Each year, the conversation about who should perform at the Super Bowl generates enough conversation to eclipse the teams playing in the game. This year, artists' decisions to align themselves with the NFL, in a post-Colin Kaepernick world, is loaded. If you support the football league, it appears that you're choosing to oppose the meaning behind Kaepernick's kneel – which was prompted by police brutality across America. Cardi B shouted out the former San Francisco 49er at the 2017 VMAs. "Colin Kaepernick, as long as you kneel with us, we'll be standing by you, baby," she said. It first seemed the Bronx rapper was a likely option for this year's halftime show after Maroon 5 was scheduled as a headliner (the two appear on the chart-topping "Girls Like You" together). She quieted any existing rumours, stating she wouldn't perform until "they hire Colin Kaepernick back." Today, a new clip that surfaced online, and it looks like Cardi B is joining the ranks of mega performers to have a Pepsi commercial during Super Bowl's broadcast. In the teaser, Cardi taps her red, white, and blue nails across a matching jewel-encrusted Pepsi can. That's kind of a huge deal.
Last year, 112 million people tuned into the Super Bowl, making the ads sandwiched between the programming a coveted spot on the air. Over the years, we'd caught glimpses of Hollywood's elite advertising our favourite products. There was the 1992 Nike commercial with Michael Jordan and Bugs Bunny commercial that spawned the concept of Space Jam, and Betty White running plays for Snickers. Cardi B even swapped voices with Alexa for Amazon last year. It was the definition of influence before being an influencer was an actual thing people put in their social media bios. When it comes to who rules the airtime during Super Bowl, PepsiCo is the definitive answer given the fact that they own Doritos, Pepsi, and Mountain Dew. For the past 25 years, the soda company has managed to get some of the world's biggest stars to hold their blue and red cans.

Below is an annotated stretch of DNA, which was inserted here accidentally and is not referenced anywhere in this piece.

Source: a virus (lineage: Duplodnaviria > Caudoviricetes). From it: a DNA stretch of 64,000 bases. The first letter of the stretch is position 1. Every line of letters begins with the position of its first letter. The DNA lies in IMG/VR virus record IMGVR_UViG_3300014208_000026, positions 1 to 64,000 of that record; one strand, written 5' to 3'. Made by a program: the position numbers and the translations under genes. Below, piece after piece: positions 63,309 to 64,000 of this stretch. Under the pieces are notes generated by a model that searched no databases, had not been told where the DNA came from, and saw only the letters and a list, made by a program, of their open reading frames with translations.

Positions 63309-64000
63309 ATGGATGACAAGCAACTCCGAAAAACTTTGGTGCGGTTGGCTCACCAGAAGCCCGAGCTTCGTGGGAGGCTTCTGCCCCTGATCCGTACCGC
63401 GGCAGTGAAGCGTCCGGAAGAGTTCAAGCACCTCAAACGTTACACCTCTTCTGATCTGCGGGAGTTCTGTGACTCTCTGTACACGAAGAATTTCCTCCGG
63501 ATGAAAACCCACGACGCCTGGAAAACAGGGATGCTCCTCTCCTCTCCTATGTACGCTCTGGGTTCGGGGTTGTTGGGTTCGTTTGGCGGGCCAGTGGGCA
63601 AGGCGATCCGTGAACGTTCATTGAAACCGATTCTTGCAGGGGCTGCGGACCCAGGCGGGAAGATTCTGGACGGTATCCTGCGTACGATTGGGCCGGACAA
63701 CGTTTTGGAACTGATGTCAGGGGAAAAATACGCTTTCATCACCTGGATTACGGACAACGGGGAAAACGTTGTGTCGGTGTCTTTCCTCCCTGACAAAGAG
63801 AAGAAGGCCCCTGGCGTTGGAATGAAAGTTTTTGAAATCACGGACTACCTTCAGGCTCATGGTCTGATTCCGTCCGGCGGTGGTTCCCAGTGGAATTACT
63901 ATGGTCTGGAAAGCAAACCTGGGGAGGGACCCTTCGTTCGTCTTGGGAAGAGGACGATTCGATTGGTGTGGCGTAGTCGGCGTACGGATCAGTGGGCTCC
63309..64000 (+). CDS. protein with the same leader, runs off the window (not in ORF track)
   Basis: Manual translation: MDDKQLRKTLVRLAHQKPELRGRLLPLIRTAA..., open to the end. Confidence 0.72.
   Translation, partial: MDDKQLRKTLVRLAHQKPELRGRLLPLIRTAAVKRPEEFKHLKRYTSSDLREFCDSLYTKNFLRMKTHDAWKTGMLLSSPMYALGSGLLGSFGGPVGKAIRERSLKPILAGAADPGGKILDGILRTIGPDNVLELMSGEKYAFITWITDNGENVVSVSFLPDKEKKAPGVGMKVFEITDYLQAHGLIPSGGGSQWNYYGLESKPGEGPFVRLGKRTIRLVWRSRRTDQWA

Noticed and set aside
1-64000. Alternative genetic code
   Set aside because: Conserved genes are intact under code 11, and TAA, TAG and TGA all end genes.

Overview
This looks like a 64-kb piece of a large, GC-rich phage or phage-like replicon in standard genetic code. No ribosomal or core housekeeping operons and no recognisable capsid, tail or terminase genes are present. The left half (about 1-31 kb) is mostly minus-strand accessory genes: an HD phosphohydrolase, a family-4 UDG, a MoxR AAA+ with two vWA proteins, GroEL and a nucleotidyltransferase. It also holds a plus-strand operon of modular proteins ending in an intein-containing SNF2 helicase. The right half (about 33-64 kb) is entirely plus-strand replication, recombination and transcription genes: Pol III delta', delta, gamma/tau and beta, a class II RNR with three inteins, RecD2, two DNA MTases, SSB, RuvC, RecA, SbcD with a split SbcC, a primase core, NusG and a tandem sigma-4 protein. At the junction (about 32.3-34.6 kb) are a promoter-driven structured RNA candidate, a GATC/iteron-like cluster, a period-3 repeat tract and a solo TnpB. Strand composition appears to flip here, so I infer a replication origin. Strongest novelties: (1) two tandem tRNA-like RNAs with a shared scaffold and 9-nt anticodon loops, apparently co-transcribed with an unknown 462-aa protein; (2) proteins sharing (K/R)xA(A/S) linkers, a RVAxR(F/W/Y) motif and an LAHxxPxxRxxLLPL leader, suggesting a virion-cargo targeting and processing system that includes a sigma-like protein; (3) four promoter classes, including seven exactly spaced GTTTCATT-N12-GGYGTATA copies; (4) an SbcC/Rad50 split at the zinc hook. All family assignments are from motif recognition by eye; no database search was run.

To be synonymous with the brand was a big deal. Michael Jackson inked an unprecedented (for the 80s) $5 million deal in the 80s when he moonwalked in the street with a young Alfonso Ribeiro. In 1992, Cindy Crawford released what many consider an "iconic" Super Bowl spot sauntering out of a red sports car only to crack a cold Pepsi as two young boys drooled. Last year, she'd go on to remake her version of the commercial. Over a decade later, Britney Spears secured a 90-second Pepsi commercial during Super Bowl XXXV at her peak (Think Oops!... I Did It Again era). It would be another three years until she had another Super Bowl placement, but this time she shared it cosplaying as a gladiator with Pink and Beyoncé. When Beyoncé obliterated her halftime set in 2013 and 2016, it was sponsored by none other than Pepsi. Now, Cardi is a part of the long lineage of stars to join Pepsi's biggest night, but does that make it right?
Pepsi's done a great job at choosing artists who shift culture in exchange for advertising dollars whether or not it warrants a spot during the Super Bowl. But, let's not ignore the elephant in the room. In 2017, Kendall Jenner was the latest star to join Pepsi's army. Instead of an elaborate performance scene, Jenner walked through a protest handing a police officer a Pepsi as a peace offering. It sounds a lot more innocent than it actually was, and the commercial was removed after the backlash that both Jenner and Pepsi were opting to capitalise off social movements like Black Lives Matter. Enlisting someone as universally beloved as Cardi is a good way to make up past misdeeds. And no doubt, it's a move that'll benefit Cardi's brand recognition too – no doubt there'll be millions and millions of eyes on her. But it's complicated by the fact that Pepsi will again sponsor the very halftime show she made a big deal out of turning down – and that by appearing in a commercial during the big game, she's nevertheless profiting (albeit indirectly) off of the systems she's attempting to critique. Cardi B has positioned herself as a rapper with opinions on not only Colin Kaepernick, but Donald Trump and the government shutdown as well. She's clapped back at critics like Tomi Lahren and other conservatives without thinking twice. But existing under capitalism ensures ethical and moral compromises. We'll just have to trust that she thought this through. Here's hoping the commercial's good at least.
Kristin Corry is a staff writer for Noisey. Follow her on Twitter.
This article originally appeared on Noisey US.